Japan's highest aerial tramway, the Hakone Komagatake Ropeway (Komagatake Ropeway Line) is a popular way to take in some of the most scenic views in Japan and the so-called Nagano Alps. The ropeway runs from the edge of Lake Ashi to the summit of Mount Komagatake, carrying passengers 3,115 feet (950 meters) into the sky.More

Odawara Castle (Odawara-jo)

Towering on a stone foundation on a green hillside, the impressive Odawara Castle, with its five stories and three­-tiered roof, presides over a small grove of cherry trees that explode in pinks and whites come spring. Located an hour south of Tokyo and blocks from the sea in Hakone, the castle is perhaps the largest and best ­preserved example of a 15th­-century Japanese fortress in the area.Behind two large decorative gates— Umadashi­mon and Akagane­mon—the castle complex spans multiple buildings and gardens while including moat­-like pools on two sides of the property. An onsite museum, inside the main castle tower, features artifacts, armor and weapons, as well as details of the castle’s storied history; the top floor affords views of Sagami Bay and the surrounding city. The castle was the built by the Omori Clan before changing hands in a late 16th­ century siege. The Okubo family, appointed to live there, ruled Odawara through nearly the entire Edo period before the castle went out of use in 1870.More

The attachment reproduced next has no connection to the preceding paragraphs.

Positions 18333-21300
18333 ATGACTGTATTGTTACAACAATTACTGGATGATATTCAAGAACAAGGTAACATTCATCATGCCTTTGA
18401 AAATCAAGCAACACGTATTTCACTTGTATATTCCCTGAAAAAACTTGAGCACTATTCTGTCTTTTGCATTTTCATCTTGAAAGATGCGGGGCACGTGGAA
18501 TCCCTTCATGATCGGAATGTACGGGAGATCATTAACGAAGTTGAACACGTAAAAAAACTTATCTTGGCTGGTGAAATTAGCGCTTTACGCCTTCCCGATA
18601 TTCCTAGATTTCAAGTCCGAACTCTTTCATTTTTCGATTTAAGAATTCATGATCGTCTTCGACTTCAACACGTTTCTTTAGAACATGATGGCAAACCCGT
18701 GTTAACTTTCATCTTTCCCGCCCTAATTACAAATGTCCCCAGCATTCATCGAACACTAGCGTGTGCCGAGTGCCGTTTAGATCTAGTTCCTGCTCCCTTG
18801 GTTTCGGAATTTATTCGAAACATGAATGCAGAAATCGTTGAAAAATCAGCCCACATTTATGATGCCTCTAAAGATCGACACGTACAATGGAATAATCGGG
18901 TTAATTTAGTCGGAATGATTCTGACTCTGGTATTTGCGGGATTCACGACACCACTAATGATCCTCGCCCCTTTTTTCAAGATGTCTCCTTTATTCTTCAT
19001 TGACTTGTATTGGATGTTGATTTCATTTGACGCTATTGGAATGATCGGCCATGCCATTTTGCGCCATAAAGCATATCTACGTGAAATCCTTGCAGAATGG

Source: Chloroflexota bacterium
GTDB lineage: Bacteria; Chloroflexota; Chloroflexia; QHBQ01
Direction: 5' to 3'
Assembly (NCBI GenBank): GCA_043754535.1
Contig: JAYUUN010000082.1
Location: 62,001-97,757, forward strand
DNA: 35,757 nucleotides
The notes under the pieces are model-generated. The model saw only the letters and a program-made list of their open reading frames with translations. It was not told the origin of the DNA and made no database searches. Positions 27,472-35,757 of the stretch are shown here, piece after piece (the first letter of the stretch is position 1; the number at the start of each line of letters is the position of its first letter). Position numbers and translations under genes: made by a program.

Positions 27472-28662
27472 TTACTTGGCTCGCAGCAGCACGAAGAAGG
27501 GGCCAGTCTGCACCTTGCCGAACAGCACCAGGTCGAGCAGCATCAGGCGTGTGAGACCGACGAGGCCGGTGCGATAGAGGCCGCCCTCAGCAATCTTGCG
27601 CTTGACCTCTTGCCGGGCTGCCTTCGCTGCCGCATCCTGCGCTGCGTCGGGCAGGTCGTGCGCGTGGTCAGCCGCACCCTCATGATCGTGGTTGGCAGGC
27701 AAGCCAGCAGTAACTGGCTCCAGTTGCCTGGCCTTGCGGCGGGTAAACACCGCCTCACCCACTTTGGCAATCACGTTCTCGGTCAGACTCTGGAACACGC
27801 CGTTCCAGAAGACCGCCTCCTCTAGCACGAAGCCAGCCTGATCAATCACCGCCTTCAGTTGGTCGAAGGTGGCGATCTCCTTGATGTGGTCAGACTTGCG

Fujiko F Fujio Museum (Doraemon Museum)

Doraemon is one of the most distinctive and beloved of Japanese manga characters: a blue robot cat who time travels back from the 22nd century. He was created in 1969 by manga artist Fujimoto Hiroshi, who used the pen name Fujiko Fujio. The museum named after him is a Doraemon-lover’s dream destination, and a fun activity for other travelers, too.More
Little Prince Museum

Little Prince Museum

Hakone’s Little Prince Museum is a fun destination for kids and all fans of Antoine de Saint-Exupéry’s classic storybook from the 1940s. The museum includes a reproduction of a French village, gardens, and displays relating to the French author’s life and work, as well as a good French restaurant and a gift shop.More
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All about Kanagawa Prefecture